It desensitizes us. I hardly need illustrate this point. A comedienne recently downright celebrated abortion via patriotic parody on Netflix. Basically nice people put on vagina hats, put vagina hats on their minor female kids, march them along to protest in the streets, join the tribe, then go back to work and school and friendly society sure of their moral superiority while nurturing a constant state of rage against their family and friends who believe that life is a right belonging to all human beings.

It dehumanizes us. We keep our human status, but we lose the context for what it is to be human. We lose the criteria for deciding what being human is. We lose that because we trash it. We must, if we decide to create castes in which some humans are human and some are not. If personhood must be relative, then we will end by re-evaluating all persons, according to what scale I try not to imagine.

When we throw in with abortion culture and accept it as necessary, we turn ourselves into rank elitists.

Elitists because we have decided that we have the right to declare who is human and who is not, who is a person and who is not, who is “viable” and who is not. Viability is an arbitrary and ever-shifting goalpost if there ever was one. And if the doctor was incorrect about viability, he will often impose non-viability without prejudice. We decide who lives or dies.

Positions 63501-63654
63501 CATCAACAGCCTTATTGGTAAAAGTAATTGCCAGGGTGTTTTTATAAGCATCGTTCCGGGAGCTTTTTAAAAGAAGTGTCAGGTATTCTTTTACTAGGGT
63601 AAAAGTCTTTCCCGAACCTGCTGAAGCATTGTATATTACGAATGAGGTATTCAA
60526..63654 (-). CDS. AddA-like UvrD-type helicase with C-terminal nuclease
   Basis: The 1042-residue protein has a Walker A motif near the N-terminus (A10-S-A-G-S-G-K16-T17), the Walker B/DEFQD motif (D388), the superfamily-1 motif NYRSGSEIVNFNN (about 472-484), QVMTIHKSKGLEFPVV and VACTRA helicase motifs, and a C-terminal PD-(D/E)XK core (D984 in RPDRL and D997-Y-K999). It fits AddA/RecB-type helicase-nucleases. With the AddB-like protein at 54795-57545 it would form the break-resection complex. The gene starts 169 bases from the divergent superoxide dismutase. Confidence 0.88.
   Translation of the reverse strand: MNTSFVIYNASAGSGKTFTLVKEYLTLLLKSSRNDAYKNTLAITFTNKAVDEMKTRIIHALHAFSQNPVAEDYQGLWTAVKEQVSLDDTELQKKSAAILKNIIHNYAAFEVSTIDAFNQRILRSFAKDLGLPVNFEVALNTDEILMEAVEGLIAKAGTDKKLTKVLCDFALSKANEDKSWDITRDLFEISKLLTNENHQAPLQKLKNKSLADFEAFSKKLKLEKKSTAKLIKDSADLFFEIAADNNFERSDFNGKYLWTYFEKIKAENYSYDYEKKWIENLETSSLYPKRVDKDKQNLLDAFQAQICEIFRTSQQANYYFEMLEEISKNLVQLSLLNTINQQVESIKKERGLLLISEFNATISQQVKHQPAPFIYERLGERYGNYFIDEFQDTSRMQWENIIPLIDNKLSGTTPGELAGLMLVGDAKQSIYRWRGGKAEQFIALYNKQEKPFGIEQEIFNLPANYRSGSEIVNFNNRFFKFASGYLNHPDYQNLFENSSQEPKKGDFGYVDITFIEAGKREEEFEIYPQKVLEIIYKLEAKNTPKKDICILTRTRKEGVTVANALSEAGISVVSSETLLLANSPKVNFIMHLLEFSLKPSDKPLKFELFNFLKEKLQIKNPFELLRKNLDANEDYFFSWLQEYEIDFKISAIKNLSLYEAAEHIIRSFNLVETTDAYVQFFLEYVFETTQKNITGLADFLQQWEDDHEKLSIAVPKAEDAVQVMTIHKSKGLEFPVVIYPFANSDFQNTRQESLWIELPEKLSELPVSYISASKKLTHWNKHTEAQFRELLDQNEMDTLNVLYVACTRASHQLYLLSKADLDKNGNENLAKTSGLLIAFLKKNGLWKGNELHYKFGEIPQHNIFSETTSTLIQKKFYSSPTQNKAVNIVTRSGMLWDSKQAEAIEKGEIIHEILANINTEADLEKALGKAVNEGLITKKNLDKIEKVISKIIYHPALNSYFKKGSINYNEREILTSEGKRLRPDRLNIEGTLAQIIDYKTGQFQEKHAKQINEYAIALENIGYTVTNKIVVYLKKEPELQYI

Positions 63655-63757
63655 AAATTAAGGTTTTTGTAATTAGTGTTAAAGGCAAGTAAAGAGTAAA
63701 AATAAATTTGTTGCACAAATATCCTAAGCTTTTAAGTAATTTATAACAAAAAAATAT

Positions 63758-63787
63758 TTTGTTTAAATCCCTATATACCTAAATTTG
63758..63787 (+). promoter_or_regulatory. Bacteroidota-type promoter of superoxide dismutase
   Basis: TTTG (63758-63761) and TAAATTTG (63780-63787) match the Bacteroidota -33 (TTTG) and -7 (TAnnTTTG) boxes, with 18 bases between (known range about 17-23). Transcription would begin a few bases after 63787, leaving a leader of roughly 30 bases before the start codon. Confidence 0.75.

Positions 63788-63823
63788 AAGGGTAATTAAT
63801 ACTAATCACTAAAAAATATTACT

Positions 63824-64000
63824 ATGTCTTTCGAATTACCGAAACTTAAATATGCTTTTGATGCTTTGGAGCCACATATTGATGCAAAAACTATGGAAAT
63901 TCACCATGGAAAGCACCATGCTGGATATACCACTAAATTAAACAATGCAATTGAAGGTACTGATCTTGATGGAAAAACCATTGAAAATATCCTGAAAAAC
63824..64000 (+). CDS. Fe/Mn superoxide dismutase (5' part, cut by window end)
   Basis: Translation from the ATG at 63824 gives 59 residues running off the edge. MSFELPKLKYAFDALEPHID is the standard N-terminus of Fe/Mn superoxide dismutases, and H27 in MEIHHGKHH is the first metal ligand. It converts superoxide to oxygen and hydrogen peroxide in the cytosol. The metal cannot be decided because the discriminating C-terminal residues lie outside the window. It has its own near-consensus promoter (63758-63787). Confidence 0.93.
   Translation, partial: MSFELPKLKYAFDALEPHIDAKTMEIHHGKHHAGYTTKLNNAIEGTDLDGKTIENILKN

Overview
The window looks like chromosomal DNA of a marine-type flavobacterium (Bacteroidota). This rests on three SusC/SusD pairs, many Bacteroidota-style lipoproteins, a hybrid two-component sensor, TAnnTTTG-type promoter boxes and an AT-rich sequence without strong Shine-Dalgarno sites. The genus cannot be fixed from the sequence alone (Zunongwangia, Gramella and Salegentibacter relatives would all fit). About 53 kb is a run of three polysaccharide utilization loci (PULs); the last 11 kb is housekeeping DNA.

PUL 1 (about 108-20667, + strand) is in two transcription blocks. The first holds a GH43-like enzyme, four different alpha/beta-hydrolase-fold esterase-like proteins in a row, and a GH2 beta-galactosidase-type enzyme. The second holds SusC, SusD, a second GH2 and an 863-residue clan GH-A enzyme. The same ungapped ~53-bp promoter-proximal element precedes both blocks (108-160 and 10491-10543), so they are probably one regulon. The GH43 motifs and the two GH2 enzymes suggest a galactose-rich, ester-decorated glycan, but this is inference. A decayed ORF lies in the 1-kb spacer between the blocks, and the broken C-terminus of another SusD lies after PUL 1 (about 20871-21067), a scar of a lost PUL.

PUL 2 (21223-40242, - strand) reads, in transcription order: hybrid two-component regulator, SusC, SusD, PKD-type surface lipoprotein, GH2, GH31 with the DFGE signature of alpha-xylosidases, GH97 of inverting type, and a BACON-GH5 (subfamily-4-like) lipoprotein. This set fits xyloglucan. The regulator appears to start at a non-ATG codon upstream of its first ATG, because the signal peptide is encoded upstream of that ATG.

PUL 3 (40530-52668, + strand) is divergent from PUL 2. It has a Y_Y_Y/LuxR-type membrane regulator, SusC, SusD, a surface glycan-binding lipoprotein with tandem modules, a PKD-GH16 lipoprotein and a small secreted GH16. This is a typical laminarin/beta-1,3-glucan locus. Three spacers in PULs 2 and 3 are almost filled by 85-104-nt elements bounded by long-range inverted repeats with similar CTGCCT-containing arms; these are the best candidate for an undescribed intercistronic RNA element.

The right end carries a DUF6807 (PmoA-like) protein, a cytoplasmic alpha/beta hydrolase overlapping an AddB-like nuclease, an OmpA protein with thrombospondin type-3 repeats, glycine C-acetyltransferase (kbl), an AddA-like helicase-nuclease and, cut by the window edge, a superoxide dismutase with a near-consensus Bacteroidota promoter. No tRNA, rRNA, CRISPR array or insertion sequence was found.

Abortion culture makes us children.

When we grow up, we learn that things we didn’t plan for often happen. Sometimes we should have forseen the consequences of our actions, and sometimes unforseen things present themselves regardless of our actions. Whichever the case, we must meet life’s challenges, take responsibility, and make the best outcome we can, though perhaps no possible outcome is what we would have chosen. Life isn’t perfect.

The abortion culture has taught us that if we face a challenge that we find too great, or even too inconvenient, there is a panacea  which will take our circumstances right back to where they were before that interruption. No consequences are tolerated and if there are consequences we must be victims of an oppressor. Blame must be assigned. We have learned to expect life to clear itself up so we can get back to our comfort. It’s a childish perspective. The abortion culture infantalizes women and men.